Where can I get help installing Linux?

 Many common problems and installation considerations are discussed in
the various "HOWTO" documents at the Linux FTP sites, these have also been
compiled into a book from O'Reilly Assoc. called _Running Linux_ by Matt
Welsh.  There are also numerous FAQs and documentation in circulation.  If
you have a specific question and can't find help in these documents, the
best solution is to post a question to the comp.os.linux newsgroups, the
users on the net can be very helpful and have likely encountered the same
problems themselves.  For a starting point on Linux help see our PC-IRAF
web page at pciraf.html.

What if my hardware isn't currently supported?

 This is most often the case with new hardware (e.g. SCSI adapters
or video/sound cards) where drivers for these boards haven't yet been written
for the Linux kernel.  It's usually only a matter of a few months before
somebody on the net will contribute a driver for the hardware and support
will appear in one of the almost weekly kernel releases.  Care should be
taken though when installing the Linux system if you're in fact installing a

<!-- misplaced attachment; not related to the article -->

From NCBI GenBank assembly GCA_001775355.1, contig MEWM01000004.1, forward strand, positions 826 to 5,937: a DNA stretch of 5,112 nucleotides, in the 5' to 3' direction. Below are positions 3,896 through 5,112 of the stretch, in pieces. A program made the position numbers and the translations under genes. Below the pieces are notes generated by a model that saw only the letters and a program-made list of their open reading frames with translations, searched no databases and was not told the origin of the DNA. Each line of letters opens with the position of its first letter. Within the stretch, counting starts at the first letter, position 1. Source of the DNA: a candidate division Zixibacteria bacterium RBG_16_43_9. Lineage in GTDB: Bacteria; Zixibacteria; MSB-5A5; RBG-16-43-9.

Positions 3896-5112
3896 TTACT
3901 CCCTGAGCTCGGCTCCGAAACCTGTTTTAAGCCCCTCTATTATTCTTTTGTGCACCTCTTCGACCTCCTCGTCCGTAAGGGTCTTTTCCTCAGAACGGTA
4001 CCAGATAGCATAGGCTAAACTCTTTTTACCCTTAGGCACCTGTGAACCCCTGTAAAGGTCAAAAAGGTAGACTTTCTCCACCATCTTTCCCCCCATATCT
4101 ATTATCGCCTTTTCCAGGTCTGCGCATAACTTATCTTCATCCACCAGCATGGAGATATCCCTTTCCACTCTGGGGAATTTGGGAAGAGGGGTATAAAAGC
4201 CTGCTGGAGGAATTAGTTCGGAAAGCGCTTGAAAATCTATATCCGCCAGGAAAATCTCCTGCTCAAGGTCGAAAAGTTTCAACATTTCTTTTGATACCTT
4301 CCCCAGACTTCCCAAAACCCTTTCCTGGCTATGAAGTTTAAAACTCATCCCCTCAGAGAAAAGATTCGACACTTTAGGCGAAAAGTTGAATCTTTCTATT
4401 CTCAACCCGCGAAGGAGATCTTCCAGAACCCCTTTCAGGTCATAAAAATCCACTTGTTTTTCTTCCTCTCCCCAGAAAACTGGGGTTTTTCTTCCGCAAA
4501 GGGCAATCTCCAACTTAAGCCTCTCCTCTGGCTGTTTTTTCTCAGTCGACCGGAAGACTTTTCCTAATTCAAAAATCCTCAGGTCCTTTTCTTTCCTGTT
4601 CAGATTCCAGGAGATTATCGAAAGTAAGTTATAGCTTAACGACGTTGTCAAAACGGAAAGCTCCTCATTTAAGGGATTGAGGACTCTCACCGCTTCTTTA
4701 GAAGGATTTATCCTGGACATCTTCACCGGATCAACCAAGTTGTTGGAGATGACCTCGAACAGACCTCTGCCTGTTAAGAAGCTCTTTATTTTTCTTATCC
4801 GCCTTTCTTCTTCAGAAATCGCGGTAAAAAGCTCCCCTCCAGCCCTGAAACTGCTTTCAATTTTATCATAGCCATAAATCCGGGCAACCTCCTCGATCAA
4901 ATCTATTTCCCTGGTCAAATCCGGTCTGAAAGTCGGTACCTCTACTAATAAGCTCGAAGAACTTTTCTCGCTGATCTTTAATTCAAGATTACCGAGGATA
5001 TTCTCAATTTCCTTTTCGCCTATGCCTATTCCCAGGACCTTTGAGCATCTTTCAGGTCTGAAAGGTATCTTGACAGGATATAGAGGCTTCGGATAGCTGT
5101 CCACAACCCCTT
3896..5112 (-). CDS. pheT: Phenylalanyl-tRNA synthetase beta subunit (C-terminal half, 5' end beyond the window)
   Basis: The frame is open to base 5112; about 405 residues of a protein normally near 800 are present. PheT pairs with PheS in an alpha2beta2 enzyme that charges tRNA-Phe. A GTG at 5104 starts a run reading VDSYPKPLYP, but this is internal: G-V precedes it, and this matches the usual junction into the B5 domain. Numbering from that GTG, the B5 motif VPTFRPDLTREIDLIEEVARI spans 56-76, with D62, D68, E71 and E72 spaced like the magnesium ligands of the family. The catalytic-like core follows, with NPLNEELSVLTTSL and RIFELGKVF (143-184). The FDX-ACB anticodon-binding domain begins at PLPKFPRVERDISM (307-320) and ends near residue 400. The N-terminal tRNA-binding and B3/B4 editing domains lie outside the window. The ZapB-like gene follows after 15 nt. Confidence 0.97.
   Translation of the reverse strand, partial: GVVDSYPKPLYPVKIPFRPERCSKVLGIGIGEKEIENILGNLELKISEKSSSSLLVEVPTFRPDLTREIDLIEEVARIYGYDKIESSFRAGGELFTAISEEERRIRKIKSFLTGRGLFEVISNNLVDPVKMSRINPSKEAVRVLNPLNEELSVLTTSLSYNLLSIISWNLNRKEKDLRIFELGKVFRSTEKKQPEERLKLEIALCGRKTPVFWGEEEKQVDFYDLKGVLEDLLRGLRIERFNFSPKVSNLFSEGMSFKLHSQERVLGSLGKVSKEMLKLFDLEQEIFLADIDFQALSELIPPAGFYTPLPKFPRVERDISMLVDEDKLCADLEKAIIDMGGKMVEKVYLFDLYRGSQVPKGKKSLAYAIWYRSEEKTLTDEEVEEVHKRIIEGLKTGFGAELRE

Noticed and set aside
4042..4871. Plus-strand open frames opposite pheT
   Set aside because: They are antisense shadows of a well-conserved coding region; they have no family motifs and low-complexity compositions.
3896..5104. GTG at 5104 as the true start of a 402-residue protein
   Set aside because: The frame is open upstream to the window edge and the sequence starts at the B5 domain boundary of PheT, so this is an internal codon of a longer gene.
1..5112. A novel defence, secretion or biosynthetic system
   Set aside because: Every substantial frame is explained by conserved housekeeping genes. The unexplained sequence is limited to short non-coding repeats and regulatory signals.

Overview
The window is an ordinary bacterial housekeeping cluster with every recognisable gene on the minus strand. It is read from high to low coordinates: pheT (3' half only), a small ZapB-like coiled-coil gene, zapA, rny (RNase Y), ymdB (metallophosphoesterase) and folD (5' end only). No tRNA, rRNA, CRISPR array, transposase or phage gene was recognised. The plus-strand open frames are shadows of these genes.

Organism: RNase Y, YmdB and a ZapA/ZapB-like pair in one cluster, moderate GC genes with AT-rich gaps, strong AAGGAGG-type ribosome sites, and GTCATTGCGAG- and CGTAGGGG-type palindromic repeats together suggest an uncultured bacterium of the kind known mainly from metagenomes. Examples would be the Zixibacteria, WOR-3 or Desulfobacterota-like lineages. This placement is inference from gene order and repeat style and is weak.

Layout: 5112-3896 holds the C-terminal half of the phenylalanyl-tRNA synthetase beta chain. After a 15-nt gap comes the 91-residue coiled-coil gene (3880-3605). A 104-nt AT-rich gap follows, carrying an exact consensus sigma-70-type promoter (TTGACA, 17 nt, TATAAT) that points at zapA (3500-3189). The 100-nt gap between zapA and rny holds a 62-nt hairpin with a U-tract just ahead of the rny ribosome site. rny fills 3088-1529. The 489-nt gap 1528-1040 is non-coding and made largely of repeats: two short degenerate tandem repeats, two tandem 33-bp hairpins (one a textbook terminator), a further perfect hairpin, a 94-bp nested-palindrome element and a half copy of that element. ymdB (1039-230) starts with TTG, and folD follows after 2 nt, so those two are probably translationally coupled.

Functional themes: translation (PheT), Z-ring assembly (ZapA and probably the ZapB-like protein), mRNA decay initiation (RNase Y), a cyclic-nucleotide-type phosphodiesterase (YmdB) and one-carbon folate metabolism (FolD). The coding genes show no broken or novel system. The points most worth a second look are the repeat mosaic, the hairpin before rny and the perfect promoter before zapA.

new distribution that may include something like ELF binaries which may not
be supported by IRAF itself.  Kernel updates can be done independent of a
full installation which is the best route to add support for new hardware.
	If you have a clone board for something like a sound card (which IRAF
won't use) or SCSI adapter that isn't a true clone you can also run into
problems.  For these situations consult the net for advice on what can be
used as a workaround, in some cases there will be no workaround so the best
advice for new hardware purchases is to research or use only "standard"
components in your hardware.

IRAF Project
National Optical Astronomy Observatories
950 North Cherry Avenue
Tucson, Arizona 85719
(602) 327-5511